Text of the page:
new aussie record truffle, why?


huge australian black truffle

I take this post to say congrats to Stuart Dunbar for the huge truffle harvested at his plantation close to Melbourne, more than one kilo and a half of truffle is a lot! I´ve had in my hands one slightly over half a kilo but I can just maybe get the feeling of digging up one like that.

After this news comes to my head the great short film that already started years ago in this blog, maybe Stuart you felt like him😉
A Bout de Truffe (The Truffle Hunter) part 1 of 2
A Bout de Truffe (The Truffle Hunter) part 2 of 2

I recommend his blog where he explains what happens on his plantation:
http://yarravalleytruffles.com.au/blog/1511-gram-truffle/

When I visited his plantation three years ago the ground was very heavy, heavy clay in some patches, actually a clay percentage that normally advise against because causes compaction, asfixia and rot in truffles.
This plantation as many in Australia, Chile or South Africa started from quite a low pH which was heavily modified with over a hundred tons of lime a hectare.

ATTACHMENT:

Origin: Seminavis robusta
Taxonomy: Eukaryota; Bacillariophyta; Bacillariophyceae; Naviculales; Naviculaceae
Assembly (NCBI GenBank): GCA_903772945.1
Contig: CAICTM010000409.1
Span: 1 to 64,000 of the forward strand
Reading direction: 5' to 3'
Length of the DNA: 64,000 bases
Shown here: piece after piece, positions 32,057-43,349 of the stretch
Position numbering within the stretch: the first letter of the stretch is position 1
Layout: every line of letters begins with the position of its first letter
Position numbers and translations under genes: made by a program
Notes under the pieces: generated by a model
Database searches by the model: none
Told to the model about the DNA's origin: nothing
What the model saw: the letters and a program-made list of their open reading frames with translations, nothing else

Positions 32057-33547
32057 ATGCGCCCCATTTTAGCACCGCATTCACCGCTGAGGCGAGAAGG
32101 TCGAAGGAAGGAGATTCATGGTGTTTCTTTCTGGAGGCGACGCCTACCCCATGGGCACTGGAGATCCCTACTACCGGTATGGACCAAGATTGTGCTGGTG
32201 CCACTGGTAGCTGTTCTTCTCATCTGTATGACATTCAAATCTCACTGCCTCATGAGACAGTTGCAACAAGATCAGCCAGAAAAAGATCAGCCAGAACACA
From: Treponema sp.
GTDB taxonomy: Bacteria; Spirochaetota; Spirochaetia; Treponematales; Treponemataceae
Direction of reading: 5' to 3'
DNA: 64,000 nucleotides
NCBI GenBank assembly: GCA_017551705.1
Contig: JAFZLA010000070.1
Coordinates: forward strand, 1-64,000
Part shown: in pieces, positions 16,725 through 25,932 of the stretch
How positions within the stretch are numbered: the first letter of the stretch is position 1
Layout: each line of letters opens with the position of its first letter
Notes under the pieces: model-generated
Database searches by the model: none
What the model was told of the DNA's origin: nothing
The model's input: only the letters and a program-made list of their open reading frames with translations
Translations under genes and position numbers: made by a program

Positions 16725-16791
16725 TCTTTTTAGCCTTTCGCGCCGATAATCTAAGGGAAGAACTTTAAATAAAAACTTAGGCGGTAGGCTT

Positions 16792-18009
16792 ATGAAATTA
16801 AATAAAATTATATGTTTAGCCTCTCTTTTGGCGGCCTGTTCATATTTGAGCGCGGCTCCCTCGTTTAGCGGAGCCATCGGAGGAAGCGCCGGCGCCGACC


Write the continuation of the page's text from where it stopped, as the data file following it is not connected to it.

Rechecking this particular ground we increasingly clear that the black truffle can grow in many soils and to put some limits on certain parameters becomes meaningless. Just Stuart knows what he had done in orchard management, but clay if well managed can produce huge truffles as already seen before in Australia.

I write this post from South Africa where I will be several weeks for work and some vacations as well, so the frequency of posts will be lower than usual.

pinus pinea in South Africa

I put a photo that I’ve done to my family in a centenary stone pine (Pinus pinea). Surprised how well this species has been naturalized in this region of the Western Cape. Is there any truffle hunter who feels like coming with a truffle dog in the area to search for Tuber borchii? there are large stone pine forests over sandy soil, and in several areas, limy.

Cheers,
Marcos Morcillo

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We´ll present a paper in the next IWEMM in Cahors, France OCT2016


IWEMM 8

The scientific committee just accepted us a research paper to be presented at the next International Workshop on Edible Mycorrhiza Mushrooms (IWEMM) in Cahors, France.

We´ll present the results of a research project done in collaboration with the Dr. Xavier Parladé and Dr. Joan Pera, from IRTA (Barcelona). I hope to see you there this october!

Cheers

Marcos S. Morcillo

EVOLUTION OF TUBER MELANOSPORUM MYCELIUM CONCENTRATION IN THE SOIL THROUGHOUT THE YEAR AND EVALUATION OF FUNGAL BIODIVERSITY IN PRODUCTIVE AND NON-PRODUCTIVE TREES